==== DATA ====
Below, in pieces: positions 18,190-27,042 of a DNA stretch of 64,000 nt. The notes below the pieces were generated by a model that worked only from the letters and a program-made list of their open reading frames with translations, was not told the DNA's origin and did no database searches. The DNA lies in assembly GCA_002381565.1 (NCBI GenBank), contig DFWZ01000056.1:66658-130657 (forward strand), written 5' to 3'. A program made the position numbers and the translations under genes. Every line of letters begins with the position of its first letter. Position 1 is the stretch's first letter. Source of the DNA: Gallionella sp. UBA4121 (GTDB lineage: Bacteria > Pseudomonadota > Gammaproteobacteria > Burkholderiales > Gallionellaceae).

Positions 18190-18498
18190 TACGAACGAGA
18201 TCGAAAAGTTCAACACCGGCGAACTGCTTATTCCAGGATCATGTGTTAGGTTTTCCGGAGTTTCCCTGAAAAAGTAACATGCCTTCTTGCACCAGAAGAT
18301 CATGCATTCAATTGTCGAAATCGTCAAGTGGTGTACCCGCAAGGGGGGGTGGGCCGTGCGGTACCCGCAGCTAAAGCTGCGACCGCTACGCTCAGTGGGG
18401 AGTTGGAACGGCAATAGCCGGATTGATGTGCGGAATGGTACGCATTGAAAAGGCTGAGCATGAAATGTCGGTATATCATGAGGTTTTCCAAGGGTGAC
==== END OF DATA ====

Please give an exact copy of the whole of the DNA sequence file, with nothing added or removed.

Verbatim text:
Below, in pieces: positions 18,190-27,042 of a DNA stretch of 64,000 nt. The notes below the pieces were generated by a model that worked only from the letters and a program-made list of their open reading frames with translations, was not told the DNA's origin and did no database searches. The DNA lies in assembly GCA_002381565.1 (NCBI GenBank), contig DFWZ01000056.1:66658-130657 (forward strand), written 5' to 3'. A program made the position numbers and the translations under genes. Every line of letters begins with the position of its first letter. Position 1 is the stretch's first letter. Source of the DNA: Gallionella sp. UBA4121 (GTDB lineage: Bacteria > Pseudomonadota > Gammaproteobacteria > Burkholderiales > Gallionellaceae).

Positions 18190-18498
18190 TACGAACGAGA
18201 TCGAAAAGTTCAACACCGGCGAACTGCTTATTCCAGGATCATGTGTTAGGTTTTCCGGAGTTTCCCTGAAAAAGTAACATGCCTTCTTGCACCAGAAGAT
18301 CATGCATTCAATTGTCGAAATCGTCAAGTGGTGTACCCGCAAGGGGGGGTGGGCCGTGCGGTACCCGCAGCTAAAGCTGCGACCGCTACGCTCAGTGGGG
18401 AGTTGGAACGGCAATAGCCGGATTGATGTGCGGAATGGTACGCATTGAAAAGGCTGAGCATGAAATGTCGGTATATCATGAGGTTTTCCAAGGGTGAC